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Michael Hartnett, chief global emerging markets equity strategist at Merrill Lynch, identifies key emerging market trends and offers strategic insights and solutions to institutional and retail investor clients. Mr Hartnett answers FT.com readers’ questions on emerging markets below.

I am a believer in the encouraging long-term prospects of the Asia Pacific region and what I would call a China-driven commodity demand theme. But when I look at the charts of many of these companies, I am reminded of the charts of many of the tech companies in 1999-2000. In your opinion, are current stock prices more a reflection of a momentum market or fundamentals? What is your outlook for emerging markets equities?
Chuck Betz, Minneapolis

Michael Hartnett: Current stock prices in the China A-share market are more a reflection of momentum than fundamentals. But there are other China-related stock indices that look better value, the H-shares in Hong Kong and the S-shares in Singapore being two examples.

The risk of an investment bubble in emerging markets is very high. Every decade has seen a strong bull market mutate into a mania phase and emerging markets look the prime suspect this time around.

The current rally in EM aside, which are the three largest structural themes in emerging markets going forward?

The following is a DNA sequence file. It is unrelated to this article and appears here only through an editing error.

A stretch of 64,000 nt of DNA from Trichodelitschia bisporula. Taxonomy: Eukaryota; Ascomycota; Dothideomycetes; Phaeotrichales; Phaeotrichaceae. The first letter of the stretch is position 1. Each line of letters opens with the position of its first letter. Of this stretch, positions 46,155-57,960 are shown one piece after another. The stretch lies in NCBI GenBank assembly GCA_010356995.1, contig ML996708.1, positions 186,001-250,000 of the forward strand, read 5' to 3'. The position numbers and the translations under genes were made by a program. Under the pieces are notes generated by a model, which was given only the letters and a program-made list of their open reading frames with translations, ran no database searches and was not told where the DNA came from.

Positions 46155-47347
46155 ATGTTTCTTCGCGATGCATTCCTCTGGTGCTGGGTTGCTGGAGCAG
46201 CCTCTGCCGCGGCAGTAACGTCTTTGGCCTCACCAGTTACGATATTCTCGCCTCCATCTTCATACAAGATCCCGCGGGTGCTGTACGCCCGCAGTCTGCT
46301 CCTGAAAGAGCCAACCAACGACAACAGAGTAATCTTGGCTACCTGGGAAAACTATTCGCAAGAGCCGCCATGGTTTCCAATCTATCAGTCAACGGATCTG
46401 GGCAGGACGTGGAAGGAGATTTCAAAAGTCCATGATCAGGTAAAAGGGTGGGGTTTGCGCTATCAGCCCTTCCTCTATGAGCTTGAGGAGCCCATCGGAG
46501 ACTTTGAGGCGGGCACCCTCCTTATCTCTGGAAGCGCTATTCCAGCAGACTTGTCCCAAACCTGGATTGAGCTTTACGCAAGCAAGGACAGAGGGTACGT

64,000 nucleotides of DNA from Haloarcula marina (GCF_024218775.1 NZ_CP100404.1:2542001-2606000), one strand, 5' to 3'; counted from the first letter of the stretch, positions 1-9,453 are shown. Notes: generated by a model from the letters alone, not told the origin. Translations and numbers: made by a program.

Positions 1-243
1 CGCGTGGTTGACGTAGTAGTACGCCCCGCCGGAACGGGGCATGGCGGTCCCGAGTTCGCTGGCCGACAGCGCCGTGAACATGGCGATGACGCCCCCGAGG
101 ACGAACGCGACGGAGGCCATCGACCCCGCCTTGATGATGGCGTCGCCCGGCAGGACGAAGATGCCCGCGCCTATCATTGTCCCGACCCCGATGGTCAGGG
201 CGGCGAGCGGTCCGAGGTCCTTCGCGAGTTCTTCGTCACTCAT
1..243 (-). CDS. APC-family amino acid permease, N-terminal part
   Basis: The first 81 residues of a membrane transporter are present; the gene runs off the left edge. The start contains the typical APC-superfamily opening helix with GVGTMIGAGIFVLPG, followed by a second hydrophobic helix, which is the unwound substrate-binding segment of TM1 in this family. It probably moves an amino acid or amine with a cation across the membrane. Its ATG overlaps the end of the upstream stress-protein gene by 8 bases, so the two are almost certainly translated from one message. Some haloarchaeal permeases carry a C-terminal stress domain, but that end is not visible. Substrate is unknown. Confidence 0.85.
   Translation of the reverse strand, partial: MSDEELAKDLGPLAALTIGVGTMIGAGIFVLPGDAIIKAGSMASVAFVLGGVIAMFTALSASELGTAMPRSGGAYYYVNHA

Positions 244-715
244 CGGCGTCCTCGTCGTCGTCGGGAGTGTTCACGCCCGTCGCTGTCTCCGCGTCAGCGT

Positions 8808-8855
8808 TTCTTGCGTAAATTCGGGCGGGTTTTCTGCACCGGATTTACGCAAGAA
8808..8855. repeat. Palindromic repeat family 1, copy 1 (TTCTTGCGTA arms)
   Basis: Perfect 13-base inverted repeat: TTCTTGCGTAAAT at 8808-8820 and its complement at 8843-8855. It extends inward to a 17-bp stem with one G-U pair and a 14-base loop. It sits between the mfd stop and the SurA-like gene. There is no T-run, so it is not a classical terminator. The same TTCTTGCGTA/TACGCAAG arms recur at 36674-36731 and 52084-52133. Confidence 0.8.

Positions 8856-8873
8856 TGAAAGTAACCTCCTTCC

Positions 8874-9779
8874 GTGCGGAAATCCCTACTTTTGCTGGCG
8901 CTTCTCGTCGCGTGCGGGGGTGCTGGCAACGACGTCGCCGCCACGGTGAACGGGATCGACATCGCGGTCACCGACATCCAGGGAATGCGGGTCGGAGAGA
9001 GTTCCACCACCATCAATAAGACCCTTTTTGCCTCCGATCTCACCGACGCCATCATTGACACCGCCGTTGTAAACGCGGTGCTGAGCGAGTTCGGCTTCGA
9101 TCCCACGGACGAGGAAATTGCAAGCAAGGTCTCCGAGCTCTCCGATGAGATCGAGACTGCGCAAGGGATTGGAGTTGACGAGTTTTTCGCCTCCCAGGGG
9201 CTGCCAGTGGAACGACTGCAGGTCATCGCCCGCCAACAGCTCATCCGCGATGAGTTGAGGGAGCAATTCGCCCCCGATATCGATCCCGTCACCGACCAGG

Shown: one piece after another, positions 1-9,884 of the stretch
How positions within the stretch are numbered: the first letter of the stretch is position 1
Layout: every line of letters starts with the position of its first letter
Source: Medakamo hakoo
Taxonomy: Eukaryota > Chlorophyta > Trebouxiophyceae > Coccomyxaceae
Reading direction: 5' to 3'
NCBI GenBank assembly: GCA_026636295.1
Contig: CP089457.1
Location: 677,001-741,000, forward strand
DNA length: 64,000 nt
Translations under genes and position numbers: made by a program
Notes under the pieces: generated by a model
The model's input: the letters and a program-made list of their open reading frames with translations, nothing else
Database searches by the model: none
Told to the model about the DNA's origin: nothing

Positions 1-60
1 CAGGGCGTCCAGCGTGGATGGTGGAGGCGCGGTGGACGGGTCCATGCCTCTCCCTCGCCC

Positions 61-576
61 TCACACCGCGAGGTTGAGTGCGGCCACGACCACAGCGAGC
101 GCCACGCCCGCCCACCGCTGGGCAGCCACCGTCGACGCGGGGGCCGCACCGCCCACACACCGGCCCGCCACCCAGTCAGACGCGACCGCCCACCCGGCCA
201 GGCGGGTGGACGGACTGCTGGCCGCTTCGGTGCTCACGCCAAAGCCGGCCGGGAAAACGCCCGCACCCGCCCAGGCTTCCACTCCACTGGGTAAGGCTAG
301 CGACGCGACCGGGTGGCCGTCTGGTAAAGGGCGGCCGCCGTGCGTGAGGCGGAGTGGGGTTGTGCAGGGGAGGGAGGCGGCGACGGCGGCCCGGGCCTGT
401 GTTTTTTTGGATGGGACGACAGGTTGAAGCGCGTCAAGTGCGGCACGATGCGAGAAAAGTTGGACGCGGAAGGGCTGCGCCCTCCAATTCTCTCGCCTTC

LB Fredslund Madsen, Gibraltar

Michael Hartnett: The three best structural investment themes in emerging markets are 1. infrastructure via EM industrial stocks (Merrill Lynch forecasts $1,300bn of spending on EM infrastructure in the next three years), 2. consumer via small cap stocks (to play the domestic demand story) and 3. frontier markets for uncorrelated growth.

Which regions within the global emerging markets have the most attractive valuations currently?
Stephanie Thng, Singapore

Michael Hartnett: Emerging market investors have become more discriminating in the past year. The ”strong” economies like China and India have become expensive, while the ”weak” economies such as Turkey and South Africa have become cheap. The cheap markets we are currently recommending are Korea, Brazil, Russia and Indonesia.

Could Russia avert a crisis in the unlikely scenario of a substantial and sustained drop in oil and gas prices? If not, how would the crisis unfold?
John Schneider, North Dakota

Michael Hartnett: Energy represents close to 60 per cent of the Russian equity market. So a severe and sustained drop in energy prices would have a very negative impact on the Russian market. It would be bad for the energy stocks and it would be damaging for the domestic demand story in Russia which is being largely financed by the high level of oil prices.

Considering the fact that a lot of companies in the emerging markets are growing annually at more than 30 per cent, in general what would you consider a safe P/E ratio to buy stocks at?
Mihir Goradia, Ireland

Michael Hartnett: Emerging markets are no longer cheap. Five years ago they traded at a 55 per cent discount to developed equity markets. That discount has now vanished and the asset class is more dependent on strong earnings growth for appreciation. When the growth of earnings slows the asset class is likely to come under pressure. The good news is that 2008 EPS forecasts are a realistic 15 per cent and that makes the 13-14X forward PE reasonable too.

What is Brazil’s relative position within the Bric group as far as mid and long term growth potential is concerned?